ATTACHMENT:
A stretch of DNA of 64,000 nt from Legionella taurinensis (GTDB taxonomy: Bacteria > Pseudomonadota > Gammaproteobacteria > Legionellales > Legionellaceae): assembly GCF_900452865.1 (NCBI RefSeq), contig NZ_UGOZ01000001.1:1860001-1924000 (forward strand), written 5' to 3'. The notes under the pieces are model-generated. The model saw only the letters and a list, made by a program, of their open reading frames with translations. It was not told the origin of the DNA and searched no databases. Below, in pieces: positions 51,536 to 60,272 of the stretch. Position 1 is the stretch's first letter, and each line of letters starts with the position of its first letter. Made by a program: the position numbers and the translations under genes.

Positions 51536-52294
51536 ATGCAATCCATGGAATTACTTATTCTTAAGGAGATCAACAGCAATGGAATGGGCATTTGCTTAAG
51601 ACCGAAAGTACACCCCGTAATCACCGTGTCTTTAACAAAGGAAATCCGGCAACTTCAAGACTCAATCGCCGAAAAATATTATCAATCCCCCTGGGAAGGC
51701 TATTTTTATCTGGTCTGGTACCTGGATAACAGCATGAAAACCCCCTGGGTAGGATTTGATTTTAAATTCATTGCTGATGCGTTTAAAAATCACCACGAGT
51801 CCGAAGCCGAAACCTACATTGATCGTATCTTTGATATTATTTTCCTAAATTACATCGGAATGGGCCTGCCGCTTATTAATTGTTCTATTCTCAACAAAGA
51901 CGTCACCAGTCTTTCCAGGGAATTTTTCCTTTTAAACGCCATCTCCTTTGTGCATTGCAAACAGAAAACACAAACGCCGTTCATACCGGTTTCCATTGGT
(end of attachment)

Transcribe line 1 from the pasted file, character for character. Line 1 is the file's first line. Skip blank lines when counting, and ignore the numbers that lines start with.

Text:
A stretch of DNA of 64,000 nt from Legionella taurinensis (GTDB taxonomy: Bacteria > Pseudomonadota > Gammaproteobacteria > Legionellales > Legionellaceae): assembly GCF_900452865.1 (NCBI RefSeq), contig NZ_UGOZ01000001.1:1860001-1924000 (forward strand), written 5' to 3'. The notes under the pieces are model-generated. The model saw only the letters and a list, made by a program, of their open reading frames with translations. It was not told the origin of the DNA and searched no databases. Below, in pieces: positions 51,536 to 60,272 of the stretch. Position 1 is the stretch's first letter, and each line of letters starts with the position of its first letter. Made by a program: the position numbers and the translations under genes.